I’m not a good person to make a best of list, as I’m terribly behind on everything and usually get to books a couple years after the copyright date. But, of course, that’s not going to stop me.
The best book of the year for me—as it was for a lot of other people—was When You Reach Me. It was so good it actually destroyed me—I could not see the point in writing a book if it wasn’t going to aim as high as that and thus could not write at all. (This was not what my poor agent was intending when she sent it to me.) Several times while reading it I could feel something in my brain shift, like a statue you turn 45 degrees and it’s suddenly something completely else.
Everything Laurie Halse Anderson writes makes me want to flagellate myself, and Wintergirls was no exception. A student and I are talking about expressionism this semester—it’s dramatization of the interior landscape, art that doesn’t try to portray the world as it is, but as the character experiences it. Anderson’s prose—at once shadowy and piercing—so beautifully expresses the world of her protagonist.
In fantasy, I pick two sequels. The Ask and the Answer, a sequel to The Knife of Never Letting Go-a freakishly dark dystopian series about some particularly nasty futuristic Puritans (and one awesome talking dog.) I don’t need to flagellate myself, because there’s already plenty of flagellation on the page. And Sacred Scars, the follow-up to our common book, Skin Hunger. I’m in the middle of Libba Bray’s Going Bovine right now and I think that will end up on my list, for voice, humor, and for surely creating one or two more vegetarians in the world.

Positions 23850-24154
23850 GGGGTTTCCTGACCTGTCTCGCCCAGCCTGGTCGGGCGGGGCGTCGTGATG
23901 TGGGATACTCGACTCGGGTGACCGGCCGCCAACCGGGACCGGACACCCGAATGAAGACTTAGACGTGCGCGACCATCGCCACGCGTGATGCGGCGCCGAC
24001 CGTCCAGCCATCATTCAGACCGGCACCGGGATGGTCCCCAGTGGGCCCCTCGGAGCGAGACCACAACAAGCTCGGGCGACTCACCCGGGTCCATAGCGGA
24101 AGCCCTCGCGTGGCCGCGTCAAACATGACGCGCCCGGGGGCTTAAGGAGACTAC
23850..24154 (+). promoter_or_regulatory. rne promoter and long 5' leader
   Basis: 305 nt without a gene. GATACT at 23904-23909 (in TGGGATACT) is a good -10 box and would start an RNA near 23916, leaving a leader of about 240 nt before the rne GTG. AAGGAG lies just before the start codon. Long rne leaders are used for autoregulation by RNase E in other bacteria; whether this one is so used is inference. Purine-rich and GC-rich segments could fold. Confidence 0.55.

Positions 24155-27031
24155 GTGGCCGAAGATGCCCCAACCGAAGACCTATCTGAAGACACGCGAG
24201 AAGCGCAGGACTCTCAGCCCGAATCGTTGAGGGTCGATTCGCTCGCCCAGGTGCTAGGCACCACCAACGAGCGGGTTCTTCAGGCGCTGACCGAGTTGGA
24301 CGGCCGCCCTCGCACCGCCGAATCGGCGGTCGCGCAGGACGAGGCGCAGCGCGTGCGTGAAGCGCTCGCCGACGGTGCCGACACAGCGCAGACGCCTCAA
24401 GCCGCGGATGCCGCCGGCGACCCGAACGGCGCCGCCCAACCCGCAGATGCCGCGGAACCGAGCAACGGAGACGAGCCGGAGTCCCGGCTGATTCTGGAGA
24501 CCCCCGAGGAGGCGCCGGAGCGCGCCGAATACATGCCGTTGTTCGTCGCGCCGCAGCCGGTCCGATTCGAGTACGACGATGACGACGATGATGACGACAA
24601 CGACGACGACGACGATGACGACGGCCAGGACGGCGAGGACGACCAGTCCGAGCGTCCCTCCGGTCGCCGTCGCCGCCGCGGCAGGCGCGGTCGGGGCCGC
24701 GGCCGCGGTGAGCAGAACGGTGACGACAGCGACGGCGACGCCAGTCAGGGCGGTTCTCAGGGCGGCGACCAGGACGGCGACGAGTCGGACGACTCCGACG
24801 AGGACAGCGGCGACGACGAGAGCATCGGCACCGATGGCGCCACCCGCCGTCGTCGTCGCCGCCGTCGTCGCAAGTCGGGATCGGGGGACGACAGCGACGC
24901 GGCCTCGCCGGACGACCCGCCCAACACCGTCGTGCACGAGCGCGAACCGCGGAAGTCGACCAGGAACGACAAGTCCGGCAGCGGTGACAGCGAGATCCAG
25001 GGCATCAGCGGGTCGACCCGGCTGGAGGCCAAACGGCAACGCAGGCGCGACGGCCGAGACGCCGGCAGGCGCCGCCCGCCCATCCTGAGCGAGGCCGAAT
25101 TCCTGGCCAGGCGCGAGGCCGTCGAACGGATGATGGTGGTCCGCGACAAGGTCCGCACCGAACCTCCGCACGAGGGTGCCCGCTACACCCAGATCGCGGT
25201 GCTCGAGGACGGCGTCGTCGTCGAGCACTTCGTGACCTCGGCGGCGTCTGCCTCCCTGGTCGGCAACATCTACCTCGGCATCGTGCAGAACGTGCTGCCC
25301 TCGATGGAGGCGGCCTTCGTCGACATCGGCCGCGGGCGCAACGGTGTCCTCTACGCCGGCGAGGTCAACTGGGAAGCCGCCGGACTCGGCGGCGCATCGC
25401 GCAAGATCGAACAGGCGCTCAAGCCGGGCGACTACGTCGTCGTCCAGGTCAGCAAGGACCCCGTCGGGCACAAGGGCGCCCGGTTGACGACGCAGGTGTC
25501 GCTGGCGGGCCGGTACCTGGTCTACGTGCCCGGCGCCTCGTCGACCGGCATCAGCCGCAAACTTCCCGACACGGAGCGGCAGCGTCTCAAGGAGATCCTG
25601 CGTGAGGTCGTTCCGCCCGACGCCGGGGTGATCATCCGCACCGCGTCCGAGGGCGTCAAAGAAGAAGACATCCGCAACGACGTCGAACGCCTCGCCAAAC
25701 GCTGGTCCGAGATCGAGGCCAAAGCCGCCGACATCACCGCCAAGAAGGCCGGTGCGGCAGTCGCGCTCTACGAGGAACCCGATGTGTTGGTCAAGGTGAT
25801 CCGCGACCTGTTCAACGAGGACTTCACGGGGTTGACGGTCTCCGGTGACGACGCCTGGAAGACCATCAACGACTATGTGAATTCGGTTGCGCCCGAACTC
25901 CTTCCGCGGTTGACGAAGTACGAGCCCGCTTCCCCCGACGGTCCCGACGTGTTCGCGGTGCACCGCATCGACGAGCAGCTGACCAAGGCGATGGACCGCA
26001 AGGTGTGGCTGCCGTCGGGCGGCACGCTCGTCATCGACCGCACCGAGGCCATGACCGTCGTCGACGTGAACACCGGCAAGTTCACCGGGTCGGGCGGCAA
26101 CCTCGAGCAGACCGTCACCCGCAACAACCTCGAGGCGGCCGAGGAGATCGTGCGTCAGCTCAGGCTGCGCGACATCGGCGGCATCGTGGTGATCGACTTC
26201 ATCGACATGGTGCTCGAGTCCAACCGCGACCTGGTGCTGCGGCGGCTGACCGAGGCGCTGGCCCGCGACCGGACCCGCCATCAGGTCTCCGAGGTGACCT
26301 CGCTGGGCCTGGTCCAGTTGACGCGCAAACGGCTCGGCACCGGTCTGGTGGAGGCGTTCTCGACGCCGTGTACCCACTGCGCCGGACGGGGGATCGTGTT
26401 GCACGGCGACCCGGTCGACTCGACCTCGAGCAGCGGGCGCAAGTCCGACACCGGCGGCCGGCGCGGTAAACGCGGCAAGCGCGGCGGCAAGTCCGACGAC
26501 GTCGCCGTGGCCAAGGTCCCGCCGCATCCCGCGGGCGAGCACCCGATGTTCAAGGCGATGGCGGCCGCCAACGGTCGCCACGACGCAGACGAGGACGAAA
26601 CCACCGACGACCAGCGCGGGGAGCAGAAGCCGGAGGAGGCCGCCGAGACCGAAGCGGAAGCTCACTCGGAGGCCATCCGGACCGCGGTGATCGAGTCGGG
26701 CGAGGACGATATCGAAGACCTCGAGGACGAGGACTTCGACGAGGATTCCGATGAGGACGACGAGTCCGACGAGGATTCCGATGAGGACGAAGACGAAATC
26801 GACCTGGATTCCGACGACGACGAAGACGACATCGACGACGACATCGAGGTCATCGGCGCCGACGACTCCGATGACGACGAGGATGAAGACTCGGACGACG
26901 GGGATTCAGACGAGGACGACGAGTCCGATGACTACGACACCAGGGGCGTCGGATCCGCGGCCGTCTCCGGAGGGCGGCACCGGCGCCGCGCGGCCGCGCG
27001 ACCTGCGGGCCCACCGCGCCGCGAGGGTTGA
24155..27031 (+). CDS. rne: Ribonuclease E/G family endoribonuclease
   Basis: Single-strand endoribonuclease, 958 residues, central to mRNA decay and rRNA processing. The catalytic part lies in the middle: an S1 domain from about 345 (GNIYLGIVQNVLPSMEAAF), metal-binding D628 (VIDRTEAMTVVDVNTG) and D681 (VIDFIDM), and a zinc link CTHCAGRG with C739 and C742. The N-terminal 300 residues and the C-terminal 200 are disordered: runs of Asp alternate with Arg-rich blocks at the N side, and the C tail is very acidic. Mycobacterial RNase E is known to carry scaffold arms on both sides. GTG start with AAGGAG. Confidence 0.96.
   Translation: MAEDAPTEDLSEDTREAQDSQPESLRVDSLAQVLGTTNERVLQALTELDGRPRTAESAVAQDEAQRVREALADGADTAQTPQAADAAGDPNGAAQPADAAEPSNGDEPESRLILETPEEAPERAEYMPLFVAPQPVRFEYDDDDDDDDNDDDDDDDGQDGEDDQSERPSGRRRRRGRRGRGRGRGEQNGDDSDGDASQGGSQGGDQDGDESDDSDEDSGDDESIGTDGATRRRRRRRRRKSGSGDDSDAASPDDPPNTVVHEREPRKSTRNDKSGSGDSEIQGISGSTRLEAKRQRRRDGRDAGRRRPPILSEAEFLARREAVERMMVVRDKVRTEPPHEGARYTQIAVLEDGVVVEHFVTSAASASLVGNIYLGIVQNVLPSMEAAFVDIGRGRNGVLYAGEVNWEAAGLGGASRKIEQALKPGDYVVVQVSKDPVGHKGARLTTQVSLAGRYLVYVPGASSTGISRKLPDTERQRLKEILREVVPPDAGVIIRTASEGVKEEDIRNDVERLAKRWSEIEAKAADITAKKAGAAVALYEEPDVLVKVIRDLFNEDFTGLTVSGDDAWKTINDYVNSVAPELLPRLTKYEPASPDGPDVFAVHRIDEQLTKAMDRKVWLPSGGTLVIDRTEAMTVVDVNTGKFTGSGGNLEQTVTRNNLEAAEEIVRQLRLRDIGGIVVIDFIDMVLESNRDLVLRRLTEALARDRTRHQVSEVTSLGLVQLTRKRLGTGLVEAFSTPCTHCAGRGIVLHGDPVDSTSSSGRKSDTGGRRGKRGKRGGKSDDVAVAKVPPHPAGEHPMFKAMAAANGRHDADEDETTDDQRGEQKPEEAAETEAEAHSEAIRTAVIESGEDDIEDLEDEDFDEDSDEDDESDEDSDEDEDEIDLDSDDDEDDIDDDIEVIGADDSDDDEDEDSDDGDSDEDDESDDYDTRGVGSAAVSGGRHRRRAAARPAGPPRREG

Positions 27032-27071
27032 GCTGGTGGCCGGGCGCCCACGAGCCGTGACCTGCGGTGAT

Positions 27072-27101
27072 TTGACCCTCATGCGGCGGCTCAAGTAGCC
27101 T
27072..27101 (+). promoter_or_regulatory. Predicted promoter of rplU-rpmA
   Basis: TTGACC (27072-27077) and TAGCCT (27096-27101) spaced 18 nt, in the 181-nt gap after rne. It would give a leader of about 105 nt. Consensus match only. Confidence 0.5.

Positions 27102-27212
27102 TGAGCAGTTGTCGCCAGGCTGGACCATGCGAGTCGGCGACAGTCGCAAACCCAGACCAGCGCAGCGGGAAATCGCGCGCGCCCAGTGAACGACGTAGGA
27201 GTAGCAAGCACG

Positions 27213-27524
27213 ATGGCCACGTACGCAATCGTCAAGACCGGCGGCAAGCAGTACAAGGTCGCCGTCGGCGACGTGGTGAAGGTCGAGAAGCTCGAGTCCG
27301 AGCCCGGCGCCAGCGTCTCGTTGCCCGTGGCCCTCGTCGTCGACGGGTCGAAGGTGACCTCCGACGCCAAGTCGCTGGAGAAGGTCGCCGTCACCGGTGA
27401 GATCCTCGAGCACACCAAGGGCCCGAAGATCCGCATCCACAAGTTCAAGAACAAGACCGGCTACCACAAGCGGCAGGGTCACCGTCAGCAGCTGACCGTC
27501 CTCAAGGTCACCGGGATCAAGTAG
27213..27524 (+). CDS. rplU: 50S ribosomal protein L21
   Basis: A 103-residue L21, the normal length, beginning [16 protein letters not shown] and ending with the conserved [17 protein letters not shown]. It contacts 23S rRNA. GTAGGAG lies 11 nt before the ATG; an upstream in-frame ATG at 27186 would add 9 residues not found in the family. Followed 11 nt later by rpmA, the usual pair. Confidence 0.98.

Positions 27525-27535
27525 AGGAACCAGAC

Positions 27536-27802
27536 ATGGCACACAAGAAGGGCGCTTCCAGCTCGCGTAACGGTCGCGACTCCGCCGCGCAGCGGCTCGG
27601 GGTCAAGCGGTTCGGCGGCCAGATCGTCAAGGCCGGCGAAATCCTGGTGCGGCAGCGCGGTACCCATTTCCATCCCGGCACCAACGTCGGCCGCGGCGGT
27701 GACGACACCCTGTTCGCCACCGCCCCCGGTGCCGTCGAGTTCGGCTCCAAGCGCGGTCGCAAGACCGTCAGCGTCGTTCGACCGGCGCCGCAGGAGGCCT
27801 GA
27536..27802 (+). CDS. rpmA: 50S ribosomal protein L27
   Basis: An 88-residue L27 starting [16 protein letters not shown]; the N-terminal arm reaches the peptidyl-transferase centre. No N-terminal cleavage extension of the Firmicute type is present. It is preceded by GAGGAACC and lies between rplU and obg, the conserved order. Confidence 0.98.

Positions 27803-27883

What about you?
Winter Girls made me want to vomit–literary bulimia?–but I could not put it down. Also in the excruciating-but-sublime category is Stitches by David Small. Talk about turbulence and risk. Man.
Not a kids' book, but try FINANCIAL LIVES OF THE POETS by Jess Walter. Just a hoot. Well-written, too, and quick. And, never fear, not about poetry at all.
I loved Stitches! Laurie Halse Anderson's Chains was great. I just finished The Maze Runner, and although it probably would not go into the category of best book ever, I thoroughly enjoyed it. (I liked it more than Hunger Games Anne)
Okay, I just finished When You Reach Me, and you are right, it is devastating. Brilliant on macro and micro levels. Some of the narration floors me, like when Miranda says, "Sometimes you never feel meaner than the moment you stop being mean. It's like how turning on a light makes you realize how dark the room had gotten." Makes me never want to write again!
Going Bovine is just pure, bizarre genius. I hope you enjoy it. 🙂